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Volume 24, Number 3 — March 2017

Martin Hopes to "Balance the Scales"


"... I think it is wrong to continue to minimize courses in the arts which are heavy contributors to our supply of right-brain thinkers. My financial contributions represent a modest effort to balance the scales and create more whole-brain thinkers." — Jim Martin
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Left-Brain, Right-Brain, Whole-Brain

By ANGELA WAMPLER | A! MAGAZINE FOR THE ARTS | August 30, 2010

Why contribute to the arts?

Mr. Martin says, "After almost 50 years as a practicing scientist involved in invention, discovery, innovation and creating new products, it has been my observation that the people who are good at these things are both left- and right-brain thinkers. Most people think scientists are heavy users of left brain practices (logical, rational, analytical, objective, look at parts); and, indeed, they are selected for these qualities and the educational systems stress them. For certain jobs this is good and desirable; but for jobs involving high levels of creativity, invention and discovery, a lot of right-brain qualities (intuitive, random, synthesizing, subjective, look at wholes) are needed. These are the qualities that we frequently assign to artists."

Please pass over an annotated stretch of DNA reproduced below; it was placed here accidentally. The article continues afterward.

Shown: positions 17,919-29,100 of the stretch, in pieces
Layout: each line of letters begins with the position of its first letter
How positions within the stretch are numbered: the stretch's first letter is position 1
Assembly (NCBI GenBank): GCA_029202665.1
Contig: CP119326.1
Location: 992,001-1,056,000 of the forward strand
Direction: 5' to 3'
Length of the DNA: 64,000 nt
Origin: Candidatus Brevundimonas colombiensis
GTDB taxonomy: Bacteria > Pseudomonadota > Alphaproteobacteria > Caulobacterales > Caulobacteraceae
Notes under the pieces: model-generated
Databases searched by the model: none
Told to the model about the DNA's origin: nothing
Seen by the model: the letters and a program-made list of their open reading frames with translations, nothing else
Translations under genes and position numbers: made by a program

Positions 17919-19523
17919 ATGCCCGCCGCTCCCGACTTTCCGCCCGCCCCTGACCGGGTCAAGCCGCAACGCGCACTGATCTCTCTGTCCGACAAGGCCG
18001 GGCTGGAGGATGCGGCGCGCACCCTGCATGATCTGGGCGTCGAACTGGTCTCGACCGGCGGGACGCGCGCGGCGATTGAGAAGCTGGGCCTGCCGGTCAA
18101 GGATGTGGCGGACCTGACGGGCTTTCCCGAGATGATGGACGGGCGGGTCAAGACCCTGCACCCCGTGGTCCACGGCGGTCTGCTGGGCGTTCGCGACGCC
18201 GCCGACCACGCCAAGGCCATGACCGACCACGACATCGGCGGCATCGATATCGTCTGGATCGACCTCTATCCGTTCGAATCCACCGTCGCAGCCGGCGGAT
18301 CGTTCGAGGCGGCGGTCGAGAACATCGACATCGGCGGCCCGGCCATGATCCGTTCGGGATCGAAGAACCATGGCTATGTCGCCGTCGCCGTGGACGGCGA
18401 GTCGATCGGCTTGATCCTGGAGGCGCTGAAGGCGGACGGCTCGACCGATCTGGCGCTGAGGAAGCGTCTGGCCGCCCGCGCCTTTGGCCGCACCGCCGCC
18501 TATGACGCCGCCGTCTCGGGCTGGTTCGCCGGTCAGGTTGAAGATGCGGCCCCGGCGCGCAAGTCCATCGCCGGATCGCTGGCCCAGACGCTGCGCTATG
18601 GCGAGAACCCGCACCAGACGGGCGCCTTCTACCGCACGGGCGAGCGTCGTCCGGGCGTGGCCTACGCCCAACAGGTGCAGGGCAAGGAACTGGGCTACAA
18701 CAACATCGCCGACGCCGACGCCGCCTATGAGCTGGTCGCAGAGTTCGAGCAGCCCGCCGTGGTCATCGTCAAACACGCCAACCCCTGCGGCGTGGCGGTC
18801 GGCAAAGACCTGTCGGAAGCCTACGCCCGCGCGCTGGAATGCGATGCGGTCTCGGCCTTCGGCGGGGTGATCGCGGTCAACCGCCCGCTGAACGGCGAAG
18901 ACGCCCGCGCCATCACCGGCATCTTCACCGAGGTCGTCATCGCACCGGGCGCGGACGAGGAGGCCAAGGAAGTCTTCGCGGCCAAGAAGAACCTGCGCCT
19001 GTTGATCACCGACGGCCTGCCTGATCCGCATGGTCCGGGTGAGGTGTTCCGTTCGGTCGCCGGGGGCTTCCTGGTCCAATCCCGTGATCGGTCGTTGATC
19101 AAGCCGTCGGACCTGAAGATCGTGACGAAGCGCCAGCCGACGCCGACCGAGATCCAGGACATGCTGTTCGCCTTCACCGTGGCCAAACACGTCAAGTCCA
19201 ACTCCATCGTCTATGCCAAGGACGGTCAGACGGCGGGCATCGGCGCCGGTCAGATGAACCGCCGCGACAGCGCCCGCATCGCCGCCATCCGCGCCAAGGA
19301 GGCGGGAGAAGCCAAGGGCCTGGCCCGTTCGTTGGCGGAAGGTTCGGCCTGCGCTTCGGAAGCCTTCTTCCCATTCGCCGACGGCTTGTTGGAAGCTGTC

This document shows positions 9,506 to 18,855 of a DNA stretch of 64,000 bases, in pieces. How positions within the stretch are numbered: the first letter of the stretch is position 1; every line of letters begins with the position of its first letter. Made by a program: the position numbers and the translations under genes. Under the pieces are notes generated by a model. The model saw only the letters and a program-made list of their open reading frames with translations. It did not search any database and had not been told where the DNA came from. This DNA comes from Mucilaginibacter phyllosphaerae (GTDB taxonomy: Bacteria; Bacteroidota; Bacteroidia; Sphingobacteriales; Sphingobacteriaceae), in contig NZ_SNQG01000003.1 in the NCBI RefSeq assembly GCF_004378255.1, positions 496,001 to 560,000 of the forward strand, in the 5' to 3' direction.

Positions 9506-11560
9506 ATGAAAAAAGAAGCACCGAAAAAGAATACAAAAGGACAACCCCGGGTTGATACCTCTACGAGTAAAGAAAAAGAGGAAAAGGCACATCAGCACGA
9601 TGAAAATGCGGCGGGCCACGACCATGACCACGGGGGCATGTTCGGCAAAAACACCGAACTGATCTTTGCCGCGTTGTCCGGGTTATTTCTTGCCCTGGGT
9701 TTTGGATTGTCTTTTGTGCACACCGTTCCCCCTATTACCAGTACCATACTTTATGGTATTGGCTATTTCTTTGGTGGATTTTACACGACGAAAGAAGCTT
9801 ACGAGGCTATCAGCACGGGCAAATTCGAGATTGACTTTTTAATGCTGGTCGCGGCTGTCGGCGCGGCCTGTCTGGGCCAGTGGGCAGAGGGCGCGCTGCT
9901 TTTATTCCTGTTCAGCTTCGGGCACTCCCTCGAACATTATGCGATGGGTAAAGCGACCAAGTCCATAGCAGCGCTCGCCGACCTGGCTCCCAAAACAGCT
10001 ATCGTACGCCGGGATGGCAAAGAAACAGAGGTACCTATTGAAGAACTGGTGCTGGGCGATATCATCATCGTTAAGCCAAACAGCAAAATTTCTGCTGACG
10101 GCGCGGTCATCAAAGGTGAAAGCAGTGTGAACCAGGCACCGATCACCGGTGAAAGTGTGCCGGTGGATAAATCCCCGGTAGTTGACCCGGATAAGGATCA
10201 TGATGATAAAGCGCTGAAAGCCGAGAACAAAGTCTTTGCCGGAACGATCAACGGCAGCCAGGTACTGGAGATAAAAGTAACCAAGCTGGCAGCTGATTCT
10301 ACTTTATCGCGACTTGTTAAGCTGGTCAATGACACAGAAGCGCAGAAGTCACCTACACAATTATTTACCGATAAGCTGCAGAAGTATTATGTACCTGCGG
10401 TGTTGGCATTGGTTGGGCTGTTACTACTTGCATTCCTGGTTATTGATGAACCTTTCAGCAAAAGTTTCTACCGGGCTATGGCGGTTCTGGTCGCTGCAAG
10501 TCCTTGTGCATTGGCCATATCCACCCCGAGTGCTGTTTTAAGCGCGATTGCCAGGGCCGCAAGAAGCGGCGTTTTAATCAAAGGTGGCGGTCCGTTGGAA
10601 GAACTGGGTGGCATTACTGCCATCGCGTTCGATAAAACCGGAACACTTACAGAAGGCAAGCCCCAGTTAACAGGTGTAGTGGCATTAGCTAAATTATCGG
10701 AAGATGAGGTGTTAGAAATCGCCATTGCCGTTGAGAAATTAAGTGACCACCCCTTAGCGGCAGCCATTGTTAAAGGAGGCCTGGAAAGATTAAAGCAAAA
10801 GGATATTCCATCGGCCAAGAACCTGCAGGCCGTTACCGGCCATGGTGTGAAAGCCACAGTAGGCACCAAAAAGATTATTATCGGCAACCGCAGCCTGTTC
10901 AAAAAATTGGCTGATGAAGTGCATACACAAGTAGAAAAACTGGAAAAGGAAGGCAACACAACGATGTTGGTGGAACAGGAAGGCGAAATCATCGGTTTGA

He continues, "When we expect U.S. scientists to create miracles of invention and to lead the world in these activities, they may be ill-equipped to do this. There are a couple of ways we may help the situation: educate our scientists with more right-brain courses or use teams of inventors (creators) containing a diversity of thinkers — both right- and left-brainers. Either way, I think it is wrong to continue to minimize courses in the arts which are heavy contributors to our supply of right-brain thinkers. My financial contributions represent a modest effort to balance the scales and create more whole-brain thinkers."

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ETSU Martin School Events in September





Jim Martin and ETSU's DeAngelis sit on stage with students in background which represent various art departments on campus.